Hoss got hitched the next afternoon in a beautiful atheist ceremony. It’s exciting to me to live in a time where people don’t have to pretend to believe in fairy tales in order to keep from being killed by mobs. Well, it hasn’t quite spread to American politicians but I’d lay odds Obama doesn’t believe in the man with the beard even if it would be political suicide to admit it. The community of winning poker players is full of atheists. It's tough to be a winning poker player if you like to believe in magic instead of reality.
Matt and Emily served a nice Cabernet Franc at the reception but with blueberry martinis available it was hard to decide on a libation. Given the geeky circle of friends, at least on the groom’s side, the happy couple provided foosball, air hockey, and a crane machine all set on free play. It’s rare for a wedding reception to be more than a heartwarming celebration of love and friendship, but this one was actually fun. Party animal Bill Chen, winner of two WSOP bracelets and co-author of The Mathematics of Poker, let loose on the dance floor as usual, showing why he's always the favorite of the ladies.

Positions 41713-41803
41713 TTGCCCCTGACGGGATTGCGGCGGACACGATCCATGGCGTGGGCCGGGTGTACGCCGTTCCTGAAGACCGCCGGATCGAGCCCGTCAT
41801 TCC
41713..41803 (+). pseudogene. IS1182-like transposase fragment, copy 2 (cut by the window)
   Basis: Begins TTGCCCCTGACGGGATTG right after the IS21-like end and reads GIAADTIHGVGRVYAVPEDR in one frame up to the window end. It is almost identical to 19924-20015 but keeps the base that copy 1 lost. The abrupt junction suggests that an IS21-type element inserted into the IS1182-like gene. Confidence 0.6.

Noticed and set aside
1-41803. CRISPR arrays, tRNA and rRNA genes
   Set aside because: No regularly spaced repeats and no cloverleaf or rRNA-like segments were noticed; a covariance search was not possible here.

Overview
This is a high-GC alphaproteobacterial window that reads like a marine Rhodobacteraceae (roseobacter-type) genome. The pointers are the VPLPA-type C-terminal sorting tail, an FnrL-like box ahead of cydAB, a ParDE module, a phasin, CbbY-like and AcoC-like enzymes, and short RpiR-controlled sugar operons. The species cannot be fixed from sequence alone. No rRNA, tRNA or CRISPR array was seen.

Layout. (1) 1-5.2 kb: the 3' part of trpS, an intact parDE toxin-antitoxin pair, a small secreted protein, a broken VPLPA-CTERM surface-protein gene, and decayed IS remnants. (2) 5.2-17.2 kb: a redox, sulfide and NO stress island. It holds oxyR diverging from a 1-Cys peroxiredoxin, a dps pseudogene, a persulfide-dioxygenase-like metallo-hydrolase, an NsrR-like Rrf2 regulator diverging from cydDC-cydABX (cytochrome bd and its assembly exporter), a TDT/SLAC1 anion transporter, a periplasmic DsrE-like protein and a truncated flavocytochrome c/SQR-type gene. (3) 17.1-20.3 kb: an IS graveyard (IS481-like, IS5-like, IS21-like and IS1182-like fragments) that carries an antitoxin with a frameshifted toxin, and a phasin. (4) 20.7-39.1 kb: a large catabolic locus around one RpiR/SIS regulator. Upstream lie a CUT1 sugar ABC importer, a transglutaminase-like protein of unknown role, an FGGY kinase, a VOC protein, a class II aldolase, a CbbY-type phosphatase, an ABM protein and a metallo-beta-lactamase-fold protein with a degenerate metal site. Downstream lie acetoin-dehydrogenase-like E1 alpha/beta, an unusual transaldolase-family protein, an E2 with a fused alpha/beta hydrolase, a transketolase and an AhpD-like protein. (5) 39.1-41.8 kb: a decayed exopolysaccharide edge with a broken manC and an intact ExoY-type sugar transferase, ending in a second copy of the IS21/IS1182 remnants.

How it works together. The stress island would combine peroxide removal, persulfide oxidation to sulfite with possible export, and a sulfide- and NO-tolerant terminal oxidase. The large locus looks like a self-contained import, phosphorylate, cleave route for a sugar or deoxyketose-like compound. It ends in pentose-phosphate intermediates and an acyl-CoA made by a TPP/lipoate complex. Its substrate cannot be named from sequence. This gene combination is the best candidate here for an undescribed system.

The next morning, after a Matt & Emily slide show and a quick discussion of quantitative analysis in hedge funds with the Susquehanna crowd, I returned to Manhattan for one more night, this time in the Westin Times Square. I love large, impersonal hotels and Westins fill the bill (although now that they are entirely non-smoking they aren’t an option if I’m in the mood to have a cigar in the room). Once again I got upgraded to a corner room and parking was only $48.
I had tickets to the matinee of Xanadu, a 90-minute romp based on the really great score from the really bad Olivia Newton-John movie. I had great seats but I didn’t realize you could actually sit on the stage, which would have been fun. Broadway shows have gravitated toward the 90-minute Vegas standard, presumably in deference to shortened attention spans in today’s audience, including myself.